Thursday, December 30, 2004


Raleigh, NC is home to the Exploris children's museum. Calling itself the "First interactive museum about the world" it has been open for several years and, as far as I can tell, it has lost money each and every day it has been in operation. It is a very high-concept undertaking, started and run by very nice, very well-intended people who work very hard and have no idea why it doesn't seem to be getting much traction.

In theory it is quite an interesting place. It features, for instance, a wall of marbles that contains over a million marbles sandwiched between perforated steel plates. The wall is backlit and each marble acts as a pixel in an image of the world as seen from space. It has its own demonstration water-treatment plant (PDF) and the stream of clean water that runs across the courtyard has been recovered from the museum's restrooms. It has edgy architecture with lots of flying staircases and an interesting reverse-suspension bridge across the main lobby. The exhibits feature different cultures from around the world and try to show how interconnected they all are. The place has a lot going for it and it really should be swell. But it's not. It's dreary as hell.

Consider the wall of marbles: it was designed by artist Thomas Sayre who also has a monumental piece on display on the grounds of the North Carolina Museum of Art. It is one of the main attractions of the museum but it is hard to get to see it. It is best viewed at night when the museum is closed. I've been to the museum twice and I have yet to really see the wall. I did catch a glimpse once -- over my sholder one evening as I drove down a busy one-way street near the museum. Next time I go I'm going to ask one of the curators if there is any way to see the wall. Maybe I missed it somehow. But, if I did, it's because they don't make it easy. The floor plan, for instance, does not mention it.

If you look at that floor plan you will notice that by the time you take away all the classrooms and offices, meeting rooms and courtyards, the catering kitchen, the cloakroom, the suspension bridge, flying staircases, lobbies, etc. there isn't much room left for exhibits. In another museum that would be a bad thing. But at Exploris one is rather glad there isn't more to see and do.

The name of the museum -- "Exploris" -- sounds adventurous and exciting. Sadly, it doesn't describe the content of the museum very well. A better name would be "The Internationalist Nagging Center," or perhaps more simply, "The Scolding Place." These names would better capture the flavor of the exhibits that present information about other countries, not because it is interesting, but to serve as illustrations for little Stalinist tableaus, showing that the natives of Sub-Saharan Africa use less water than we do, or that millions of people in China ride non-polluting bicycles to work every day. Exploris is obsessed with the Third World which, it seems, is peopled by earnest, oddly joyless people whose enforced virtues "we would do well to emulate."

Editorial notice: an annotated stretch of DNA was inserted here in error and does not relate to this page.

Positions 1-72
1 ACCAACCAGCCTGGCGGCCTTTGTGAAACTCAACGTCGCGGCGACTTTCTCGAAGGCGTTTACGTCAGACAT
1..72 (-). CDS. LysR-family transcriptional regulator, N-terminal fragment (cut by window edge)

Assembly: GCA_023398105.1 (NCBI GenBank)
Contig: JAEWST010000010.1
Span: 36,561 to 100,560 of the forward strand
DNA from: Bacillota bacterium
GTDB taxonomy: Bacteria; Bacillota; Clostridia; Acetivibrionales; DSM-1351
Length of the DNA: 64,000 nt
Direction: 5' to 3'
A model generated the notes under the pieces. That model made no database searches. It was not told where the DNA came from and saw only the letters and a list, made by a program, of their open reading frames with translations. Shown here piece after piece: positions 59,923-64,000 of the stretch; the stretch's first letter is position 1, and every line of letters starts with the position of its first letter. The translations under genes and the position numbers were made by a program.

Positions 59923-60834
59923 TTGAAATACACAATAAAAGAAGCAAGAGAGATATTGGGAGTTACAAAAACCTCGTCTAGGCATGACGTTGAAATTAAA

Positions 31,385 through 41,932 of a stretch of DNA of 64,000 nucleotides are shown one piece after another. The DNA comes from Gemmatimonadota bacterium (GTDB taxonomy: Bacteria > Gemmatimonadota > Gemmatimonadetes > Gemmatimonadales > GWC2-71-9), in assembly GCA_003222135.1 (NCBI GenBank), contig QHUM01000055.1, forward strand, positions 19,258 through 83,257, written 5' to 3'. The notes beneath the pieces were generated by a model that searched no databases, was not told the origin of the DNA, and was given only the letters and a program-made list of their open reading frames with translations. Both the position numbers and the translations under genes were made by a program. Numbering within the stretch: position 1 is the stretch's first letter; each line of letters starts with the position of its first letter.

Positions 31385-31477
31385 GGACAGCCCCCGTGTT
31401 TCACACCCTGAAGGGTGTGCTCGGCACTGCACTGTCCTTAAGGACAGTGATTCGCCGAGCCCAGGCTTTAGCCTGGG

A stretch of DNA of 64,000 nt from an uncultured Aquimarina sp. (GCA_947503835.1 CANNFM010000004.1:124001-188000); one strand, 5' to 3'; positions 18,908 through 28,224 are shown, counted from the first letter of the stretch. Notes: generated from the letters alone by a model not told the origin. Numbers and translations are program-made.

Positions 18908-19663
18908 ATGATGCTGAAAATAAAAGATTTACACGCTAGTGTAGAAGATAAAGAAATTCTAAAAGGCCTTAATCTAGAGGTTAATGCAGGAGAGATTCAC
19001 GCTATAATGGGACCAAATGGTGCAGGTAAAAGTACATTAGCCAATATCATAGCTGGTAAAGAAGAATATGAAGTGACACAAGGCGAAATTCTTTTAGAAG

Sunday, December 05, 2004

Zaurus ZR-5800

This posting was written on a semi-antique Zaurus zr-5800 PDA that I bought on eBay for about ten bucks. It has a more or less tolerable word processor on it and the keyboard is an OK size but the tactile feedback is not so great. Still, I have gotten through this paragraph faster then I would using the graffiti stylus entry on a palm so I guess it's alright.

I don't understand why they don't make more clamshell PDAs that have the hinge along the long side so they open with a keyboard and screen that are wider than they are tall. Maybe it's just that I like texty apps but that format always seemed so much more useful to me.

Two paragraphs so far (and starting on the third) and I still don't hate the keyboard (much). kewl!

If this actually gets posted that will mean that tomorrow I will have gotten the PC synch software to work so I can get this text off of the Zaurus and on to the Internet.

Tuesday, November 30, 2004

Squirrels - Animals or Set Decorations?

I drive a white car and there is a tree that overhangs my driveway. Because of these two facts I know which branch of the tree the birds like best and I know immediately when purple berry season comes in the Spring. The birds eat at our bird feeder, nest in my wife's birdhouses and drink from our fish pond. [That last bit is somewhat risky for them -- bullfrogs can and do catch and eat small birds.] Birds leave ample evidence of their activities. They are not just Disneyesque set decorations. I'm not so sure about the squirrels.

The squirrels also eat from the bird feeder. They eat tiny parts of pinecones and strew the rest all over the yard. When I let the dog out before I go to work in the morning there is usually a chubby squirrel on the picnic table chomping away on kibbles filched from the dog's bowl. Squirrels seem to spend all of their time eating (when they are not chasing other squirrels or jumping from tree to tree.) Chomp, chomp, chomp. Nibble, nibble, nibble. That's what squirrels do. They are eating machines.

Which leads me to my theory that thay are animatronic -- with all that eating you'd thing that people with white cars would know which branches the squirrels liked...

Tuesday, November 23, 2004


There is a spot along the Freeway north of Los Angeles where the road climbs into the hills on its way out of the San Fernando Valley. The spot is well up the hill, right before the road curves and the view of the valley is lost. If you pause there at just the right time of day at exactly the right time of year -- after the sun has set on an autumn evening but before full dark -- the view of the Freeway stretching away behind you is enthralling.

That time of day on weekdays the Freeway is jammed with thousands and thousands of cars -- people heading out of the city, done with work and heading for their homes in the hills. Later, when it is darker, the headlights will seem glaring, but at our exact moment of twilight they glow. The Freeway is a ribbon of light that winds across the softly fading landscape, merging in the distance with another road that leads off in a different direction.

From our vantage point you can't see the individual vehicles; they are just points of light. This distant view makes it easier to see the the traffic on the freeway as a whole -- as a single giant machine that snakes its way across the valley: thousands of tons of steel, rubber and glass; ten thousand engines producing fifteen million horsepower; ten thousand steering wheels in the hands of tired, distracted, fallable people; forty thousand brakes, not-so-recently serviced by guys with names embroidered on their blue shirts; tons of exhaust gasses dumped into the still air of the valley. It is dizzyingly insane, if you think about it. Thousands of people put themselves into this dystopian monster at least twice a day. Given all the things that can go wrong, it's a miracle that any of them get home alive.